I posted a video review (shot on the Samsung Galaxy Camera) demonstrating the Nexus 4 doing mirroring with the SlimPort SP1002 adapter and received a query about whether the combo enables multichannel audio over HDMI as well. I tested VLC for Android with some .MKVs I had laying around with 5.1 AAC tracks and found that VLC will decode the multichannel audio and ship it over as 5.1 PCM to my A/V Receiver, so this does work, surprisingly enough. There's no bitstreaming support as far as I can tell, however. As an aside I was able to playback a number of 720p MKVs with hardware decoding checked in VLC for Android and 5.1 audio out with no dropped frames. The Nexus 4 seems to be a passable platform if you're looking to play the occasional 720p video over HDMI — provided you have the free storage for it.

I also tested out the SP2002 microUSB SlimPort to VGA adapter, which has a longer cable and correspondingly beefier module for accommodating the D-SUB connector on the end. I tried with a Dell G2410 LCD display and XGA resolution DLP projector and saw an output resolution of VGA (640x480 at 60 Hz), which wasn't quite what I expected. The SP2002 should work just fine with 720p60 over VGA, and I know both monitors expose the proper EDID, it seems as though the Nexus 4 just defaults to this mode. Just like the HDMI adapter there's a microUSB port on the back for optional charging, though the dongle doesn't require external power to operate.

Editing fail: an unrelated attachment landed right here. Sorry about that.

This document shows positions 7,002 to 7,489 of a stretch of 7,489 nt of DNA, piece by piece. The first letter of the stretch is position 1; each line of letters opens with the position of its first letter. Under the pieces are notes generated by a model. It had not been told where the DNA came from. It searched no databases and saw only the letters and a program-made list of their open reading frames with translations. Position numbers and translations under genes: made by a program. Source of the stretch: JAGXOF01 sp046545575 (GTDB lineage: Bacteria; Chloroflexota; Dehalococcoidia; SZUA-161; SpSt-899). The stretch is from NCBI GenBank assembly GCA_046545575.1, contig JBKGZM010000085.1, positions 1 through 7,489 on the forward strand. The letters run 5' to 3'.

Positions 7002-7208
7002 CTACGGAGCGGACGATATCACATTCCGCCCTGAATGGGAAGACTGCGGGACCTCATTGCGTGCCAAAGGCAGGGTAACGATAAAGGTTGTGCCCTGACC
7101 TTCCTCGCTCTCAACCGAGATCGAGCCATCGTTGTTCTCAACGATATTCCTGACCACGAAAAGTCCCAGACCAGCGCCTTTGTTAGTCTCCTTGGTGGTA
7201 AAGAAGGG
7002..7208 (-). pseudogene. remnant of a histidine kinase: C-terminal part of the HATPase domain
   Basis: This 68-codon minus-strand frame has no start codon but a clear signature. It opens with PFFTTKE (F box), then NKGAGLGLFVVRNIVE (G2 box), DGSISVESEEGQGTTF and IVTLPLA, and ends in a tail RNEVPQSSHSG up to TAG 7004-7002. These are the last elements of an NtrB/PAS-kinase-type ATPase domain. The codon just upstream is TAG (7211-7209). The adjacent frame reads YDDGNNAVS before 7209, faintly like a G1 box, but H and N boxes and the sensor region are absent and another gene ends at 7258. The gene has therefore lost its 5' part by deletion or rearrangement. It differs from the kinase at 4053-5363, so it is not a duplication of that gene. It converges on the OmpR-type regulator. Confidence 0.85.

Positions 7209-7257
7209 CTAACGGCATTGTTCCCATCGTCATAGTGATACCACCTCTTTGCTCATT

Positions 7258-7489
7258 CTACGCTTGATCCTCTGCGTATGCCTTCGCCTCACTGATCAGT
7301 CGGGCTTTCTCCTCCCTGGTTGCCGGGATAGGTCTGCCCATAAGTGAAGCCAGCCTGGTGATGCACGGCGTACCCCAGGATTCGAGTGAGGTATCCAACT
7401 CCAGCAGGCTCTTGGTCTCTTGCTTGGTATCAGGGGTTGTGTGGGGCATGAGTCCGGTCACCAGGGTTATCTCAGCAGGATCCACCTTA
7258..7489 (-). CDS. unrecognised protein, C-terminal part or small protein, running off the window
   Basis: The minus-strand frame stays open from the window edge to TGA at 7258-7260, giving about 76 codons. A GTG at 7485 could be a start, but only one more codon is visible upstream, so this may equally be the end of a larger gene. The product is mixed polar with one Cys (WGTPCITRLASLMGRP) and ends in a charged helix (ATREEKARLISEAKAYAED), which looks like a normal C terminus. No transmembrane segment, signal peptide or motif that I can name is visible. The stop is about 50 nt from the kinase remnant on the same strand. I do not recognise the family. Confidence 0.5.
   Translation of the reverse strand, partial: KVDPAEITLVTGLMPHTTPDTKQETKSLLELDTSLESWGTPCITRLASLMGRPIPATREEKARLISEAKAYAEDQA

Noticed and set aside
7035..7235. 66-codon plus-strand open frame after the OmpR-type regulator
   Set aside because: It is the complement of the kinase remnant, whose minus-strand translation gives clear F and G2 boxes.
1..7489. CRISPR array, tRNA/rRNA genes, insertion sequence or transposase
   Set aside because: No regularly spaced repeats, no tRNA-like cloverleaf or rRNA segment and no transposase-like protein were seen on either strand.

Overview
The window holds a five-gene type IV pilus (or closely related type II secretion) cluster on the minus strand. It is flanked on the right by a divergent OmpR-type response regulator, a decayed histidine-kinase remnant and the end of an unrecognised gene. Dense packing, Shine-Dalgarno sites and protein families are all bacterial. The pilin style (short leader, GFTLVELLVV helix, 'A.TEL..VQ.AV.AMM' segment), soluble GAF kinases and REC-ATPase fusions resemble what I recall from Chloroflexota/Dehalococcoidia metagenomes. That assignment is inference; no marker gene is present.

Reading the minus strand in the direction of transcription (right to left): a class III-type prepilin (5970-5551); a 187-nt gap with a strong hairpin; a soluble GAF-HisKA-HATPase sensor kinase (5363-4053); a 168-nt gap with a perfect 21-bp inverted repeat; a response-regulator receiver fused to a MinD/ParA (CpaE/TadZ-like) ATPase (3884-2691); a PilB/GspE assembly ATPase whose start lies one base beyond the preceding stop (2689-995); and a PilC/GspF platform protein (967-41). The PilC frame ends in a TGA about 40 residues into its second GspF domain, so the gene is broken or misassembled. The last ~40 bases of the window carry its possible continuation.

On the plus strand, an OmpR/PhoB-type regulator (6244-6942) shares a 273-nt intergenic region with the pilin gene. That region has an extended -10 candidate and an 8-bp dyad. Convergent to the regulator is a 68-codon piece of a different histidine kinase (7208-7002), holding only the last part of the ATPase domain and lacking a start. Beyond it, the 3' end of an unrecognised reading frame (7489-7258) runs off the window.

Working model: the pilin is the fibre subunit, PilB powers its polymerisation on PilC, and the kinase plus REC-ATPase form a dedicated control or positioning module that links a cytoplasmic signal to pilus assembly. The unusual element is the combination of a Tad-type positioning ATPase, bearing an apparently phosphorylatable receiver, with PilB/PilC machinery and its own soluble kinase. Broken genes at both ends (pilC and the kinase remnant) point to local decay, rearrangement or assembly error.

Thus far I'm fairly impressed with SlimPort. I enjoyed discrete microHDMI connections on devices when that was the norm, though finding a microHDMI to HDMI cable was always the challenge. Later MHL seemed a step in the right direction, but requiring three cables to do display mirroring seemed like a bit much. With SlimPort I think we've finally arrived at something close to ideal with the standard not requiring external power to function. It will be interesting to see how SlimPort, MHL, and Miracast adoption fare in the coming year as mirroring to a larger display is in the cards as a convergence trend for smartphones and tablets. 

Source: SlimPort (SlimPort Connect)

Comments Locked


View All Comments

  • snahfu - Wednesday, December 5, 2012 - link

    why didnt you play a video or game
  • Brian Klug - Wednesday, December 5, 2012 - link